Jack wants $4B to fight crime
By RICHARDSON DHALAI Thursday, September 27 2012
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INSPECTION: National Security Minister Jack Warner inspects cadets at the commissioning yesterday of the Vishnu Boys' Hindu College Cadet Unit, at the...
NATIONAL Security Minister Jack Warner is “keeping my fingers crossed”, that his request for $4.2 billion would be granted by Finance Minister Larry Howai, in next Monday’s 2012/2013 National Budget as his Ministry moves into high gear in the fight against crime.
Speaking at the commissioning ceremony of the Vishnu Boys’ Hindu College Cadet Unit at the school compound in Caroni, Warner revealed that Prime Minister Kamla Persad-Bissessar would receive his 78-point crime plan at last night’s meeting of the National Security Council, of which she chairs.
Asked of his expectations in the Budget, Warner said, “I am asking for a little more than $4.2 billion to clear up my project. I don’t know what I will get but if I get even close to that, I will be able to do enough to fight crime.”
Asked if the most direct measures would depend on budgetary allocations, Warner said, “most definitely. You will see that we are buying some more boats to patrol our shores, we are having more police stations built, we are having a host of things and if we implement these measures, even half of them, this country should be safer.”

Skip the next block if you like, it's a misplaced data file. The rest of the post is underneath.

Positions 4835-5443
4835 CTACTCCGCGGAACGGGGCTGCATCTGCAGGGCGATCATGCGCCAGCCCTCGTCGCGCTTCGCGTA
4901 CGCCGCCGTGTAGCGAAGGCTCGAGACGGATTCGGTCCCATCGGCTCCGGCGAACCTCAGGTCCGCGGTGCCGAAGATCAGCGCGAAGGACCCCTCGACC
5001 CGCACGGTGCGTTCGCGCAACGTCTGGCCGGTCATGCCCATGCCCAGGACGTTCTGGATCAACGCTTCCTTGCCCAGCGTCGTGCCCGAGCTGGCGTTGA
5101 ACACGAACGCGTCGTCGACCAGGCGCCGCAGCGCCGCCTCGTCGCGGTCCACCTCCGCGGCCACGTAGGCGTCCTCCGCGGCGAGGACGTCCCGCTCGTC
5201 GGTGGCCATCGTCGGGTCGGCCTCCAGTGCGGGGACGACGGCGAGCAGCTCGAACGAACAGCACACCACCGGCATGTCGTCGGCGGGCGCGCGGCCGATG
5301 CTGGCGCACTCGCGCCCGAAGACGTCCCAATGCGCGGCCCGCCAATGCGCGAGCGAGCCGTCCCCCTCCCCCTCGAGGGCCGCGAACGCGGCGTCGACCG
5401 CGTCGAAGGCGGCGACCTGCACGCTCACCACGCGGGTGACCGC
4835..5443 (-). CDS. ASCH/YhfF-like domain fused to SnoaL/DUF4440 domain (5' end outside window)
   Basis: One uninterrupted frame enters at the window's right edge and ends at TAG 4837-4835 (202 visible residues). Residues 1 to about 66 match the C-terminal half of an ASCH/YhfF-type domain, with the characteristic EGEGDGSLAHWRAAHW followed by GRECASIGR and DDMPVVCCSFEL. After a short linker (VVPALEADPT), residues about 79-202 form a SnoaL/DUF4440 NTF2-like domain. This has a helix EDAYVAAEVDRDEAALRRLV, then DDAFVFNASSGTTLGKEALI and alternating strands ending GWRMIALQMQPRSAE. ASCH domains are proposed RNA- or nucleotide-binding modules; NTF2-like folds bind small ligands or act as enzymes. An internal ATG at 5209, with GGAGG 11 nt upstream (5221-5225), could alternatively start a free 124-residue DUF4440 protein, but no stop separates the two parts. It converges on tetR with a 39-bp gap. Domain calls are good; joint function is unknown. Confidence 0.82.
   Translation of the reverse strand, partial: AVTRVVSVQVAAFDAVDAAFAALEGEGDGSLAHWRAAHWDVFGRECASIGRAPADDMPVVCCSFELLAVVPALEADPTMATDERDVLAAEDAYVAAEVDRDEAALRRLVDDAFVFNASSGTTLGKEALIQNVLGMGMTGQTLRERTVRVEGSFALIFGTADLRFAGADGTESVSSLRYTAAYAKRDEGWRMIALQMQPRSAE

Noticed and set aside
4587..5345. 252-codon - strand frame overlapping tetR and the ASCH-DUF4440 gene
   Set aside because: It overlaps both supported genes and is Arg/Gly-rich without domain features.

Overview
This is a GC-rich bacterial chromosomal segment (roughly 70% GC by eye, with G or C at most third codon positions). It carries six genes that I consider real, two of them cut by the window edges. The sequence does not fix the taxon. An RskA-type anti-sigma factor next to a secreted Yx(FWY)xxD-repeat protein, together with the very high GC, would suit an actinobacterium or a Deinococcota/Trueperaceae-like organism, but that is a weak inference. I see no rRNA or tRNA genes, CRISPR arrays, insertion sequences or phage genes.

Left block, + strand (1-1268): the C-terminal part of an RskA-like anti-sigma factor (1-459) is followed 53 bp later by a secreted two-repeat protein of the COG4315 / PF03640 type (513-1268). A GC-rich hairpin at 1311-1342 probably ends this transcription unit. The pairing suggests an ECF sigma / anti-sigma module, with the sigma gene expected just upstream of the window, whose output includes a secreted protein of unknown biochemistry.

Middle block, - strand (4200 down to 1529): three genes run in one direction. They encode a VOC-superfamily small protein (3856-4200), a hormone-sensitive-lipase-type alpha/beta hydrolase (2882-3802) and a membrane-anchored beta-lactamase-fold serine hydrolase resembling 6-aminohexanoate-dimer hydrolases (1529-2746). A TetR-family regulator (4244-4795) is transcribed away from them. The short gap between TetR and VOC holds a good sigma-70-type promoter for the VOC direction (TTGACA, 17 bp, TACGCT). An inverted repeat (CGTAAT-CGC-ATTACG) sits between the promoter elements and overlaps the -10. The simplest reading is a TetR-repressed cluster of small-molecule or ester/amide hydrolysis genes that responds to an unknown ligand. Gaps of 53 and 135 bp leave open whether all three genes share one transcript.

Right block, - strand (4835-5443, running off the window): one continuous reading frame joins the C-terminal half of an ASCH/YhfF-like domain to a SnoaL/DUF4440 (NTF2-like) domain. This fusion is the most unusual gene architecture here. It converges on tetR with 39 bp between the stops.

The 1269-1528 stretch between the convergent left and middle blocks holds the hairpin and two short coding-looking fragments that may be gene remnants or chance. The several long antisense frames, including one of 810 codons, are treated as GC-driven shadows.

Warner, who is also chairman of the United National Congress (UNC) — the major party in the Peoples Partnership — said Saturday’s pre-budget rally would feature addresses by every government Minister, the Minister of Finance as well as the Prime Minister.
“For me particularly, I have to answer (Opposition Leader Dr Keith) Rowley who believes that everybody afraid of him. He believes he is the only raging bull but I am telling him he is not the only raging bull it have,” Warner said. Commenting on convalescing San Fernando East MP and former PNM leader Patrick Manning’s thoughts on the PNM’s vote of ‘yes’ for the controversial Section 34 as part of the Administration of Justice (Indictable Proceedings) Act — which has since been repealed — Warner said what Manning was really saying was that Rowley should own up and accept blame.
“Manning was telling Rowley, ‘stop playing the fool and take your blame as a big man. You too are culpable as anybody else (in Parliament who voted)’ and I think Mr Manning has to be commended so even on his sick bed, he shows he has more sense than Rowley.”
Also addressing the ceremony was TT Cadet Force Commandant Patrick Taylor, who praised the young cadets, saying the three lance corporals, 14 privates and 20 recruits could look forward to training not only in the infantry but in aviation, naval and ancillary training as the TTCF’s base had expanded to include these disciplines.